There are also some methods to directly insert DNA into chromosomes, using a natural phenomenon called homologous recombination. This is where matching DNA sequences match up and a break in the DNA occurs allowing insertion of the intermediate piece of DNA. In this case only DNA between the recombination sites that match those on the chromosome are inserted is the new insert, there may not need to be any vector DNA, such as viral sequences, inserted into the DNA. It is possible to replace a chosen nucleotide sequence with a new sequence, between the homologous nucleotide sites, which is precision genetic engineering. Currently the success rate of directed gene transfer in mammals is low, so that some selection mechanism for the cells with the desired genetic change is required.

Q2: Can you suggest any products of genetic engineering that are being used in your daily life? Did you know your laundry detergent is probably genetically modified enzyme?

4.2. Medical uses

Many human proteins are now being commercially manufactured by the use of gene transfer to microrganisms such as bacteria or yeast, including blood clotting factors, interferons, lymphokines, growth hormone, erythropoietin, insulin and various growth factors, which have medical uses. One of the most common proteins in use is human insulin, by diabetics.

Recombinant DNA techniques are also being used to produce human vaccines and a goal is a cheap, easily stored, vaccine against major childhood diseases. The logistics of the world-wide immunisation programmes are influenced more by transport, storage and delivery than production. Edible vaccines have also been made in foods, such as hepatitis B vaccine in lettuce or banana (or Plantain), which may avoid the need for medical staff to administer the vaccine, and make the plants cheap enough for third world countries. The degree of expression is not yet high enough for use, but is being improved.

A genetically engineered vaccine against cattle ticks is being mass produced in Australia, that should help control tick infestation. The tick is an external parasite, but ingests blood, and the vaccine is a modified version of a tick protein from the gut cells, which produces immune response in the cattle which in turn prevents reproduction of the tick.

Modified proteins can be made, using genetic engineering to alter the catalytic properties of natural enzymes, what is called protein engineering. Many pharmaceutical products can potentially be made. The medical importance of these recombinant DNA protein products is growing, and the availability of these products makes therapies for a lot of previously untreated or uncured diseases possible.

Modified products are also being used in industry, environmental and agricultural applications, and some as discussed later.

4.3. Risks of gene transfer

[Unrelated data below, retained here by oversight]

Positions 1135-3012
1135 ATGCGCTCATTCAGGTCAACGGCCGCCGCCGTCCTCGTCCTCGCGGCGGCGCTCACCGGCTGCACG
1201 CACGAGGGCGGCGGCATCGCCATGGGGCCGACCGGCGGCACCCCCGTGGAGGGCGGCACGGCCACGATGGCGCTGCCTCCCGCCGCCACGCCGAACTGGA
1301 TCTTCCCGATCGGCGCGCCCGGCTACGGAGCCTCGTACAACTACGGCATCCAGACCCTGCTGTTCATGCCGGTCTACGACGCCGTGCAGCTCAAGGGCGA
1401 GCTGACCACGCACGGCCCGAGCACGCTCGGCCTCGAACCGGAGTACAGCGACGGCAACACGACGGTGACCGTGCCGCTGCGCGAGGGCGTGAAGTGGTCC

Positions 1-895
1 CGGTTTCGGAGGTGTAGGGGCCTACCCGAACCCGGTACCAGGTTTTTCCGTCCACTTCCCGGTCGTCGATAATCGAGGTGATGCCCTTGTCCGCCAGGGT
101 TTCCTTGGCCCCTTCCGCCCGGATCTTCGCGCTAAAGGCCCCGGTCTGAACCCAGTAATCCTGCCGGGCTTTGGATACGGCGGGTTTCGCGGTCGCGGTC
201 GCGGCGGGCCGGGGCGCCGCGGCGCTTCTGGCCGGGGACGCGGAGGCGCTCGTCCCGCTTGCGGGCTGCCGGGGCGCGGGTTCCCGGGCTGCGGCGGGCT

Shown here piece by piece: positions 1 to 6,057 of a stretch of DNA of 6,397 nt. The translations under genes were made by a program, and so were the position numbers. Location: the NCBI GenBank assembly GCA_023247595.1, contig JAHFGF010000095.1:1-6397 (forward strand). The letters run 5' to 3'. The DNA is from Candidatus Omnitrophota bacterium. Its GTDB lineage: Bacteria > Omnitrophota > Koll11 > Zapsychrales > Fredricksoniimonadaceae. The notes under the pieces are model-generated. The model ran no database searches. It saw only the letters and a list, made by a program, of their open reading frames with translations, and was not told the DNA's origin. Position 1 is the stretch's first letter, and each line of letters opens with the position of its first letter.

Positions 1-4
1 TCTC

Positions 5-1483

There are obviously benefits of genetic engineering, but we must also assess the risks and consequences of use. This is sometimes called technology assessment, and is part of bioethics.

During 1973-1976 there was a voluntary moratorium imposed by scientists on the practise of introducing foreign DNA into bacteria, following an International Conference in Asilomar, California. The fears were that moving genes widely could have bad consequences, for instance it could cause the spreading in the microbial world of antibiotic resistance, or toxin formation; or that genetic determinants for tumour formation or human infectious diseases would be transferred to bacterial populations, which could then infect human beings.

Both physical and biological containment are used. "Biological" containment advocated the use of "crippled" host cells and vectors, such that these would have no success in colonising any environment outside that of the contained laboratory even if they managed to escape from it (e.g. E. coli K12). Since the initial categories of physical containment were decided on there has been widespread experience gained in the practise of these experiments, which has resulted in a decrease in the assessed hazards and thus the type of containment judged necessary. The principle of biological containment is still used for most laboratory experiments, especially when dealing with human genes and/or tumour-promoting agents. Physical containment is not so strict, but is still maintained for work on tumour or disease-promoting agents.

Q3: If you read the book Jurassic Park, or saw the movie, can you describe what methods of biological containment and physical containment were used to control the genetically rebuilt dinosaurs?

Before the appearance of genetically modified organisms (GMOs) there have been harmful effects from some of the accidental releases of organisms from laboratories. In 1958 tobacco blue mould (Peronospora tabacina) was brought into the UK for a research institute. In that year the mould spread to four other institutes, including one in the Netherlands, and to a commercial tobacco crop in England. In the following year the disease appeared in the tobacco fields of Belgium and the Netherlands, from where it spread quickly across the rest of Europe (advancing in Germany at the speed of 5-20 km per week). After several years of crop breeding resistance was increased, but it is a powerful example of the risks of accidental release of new organisms.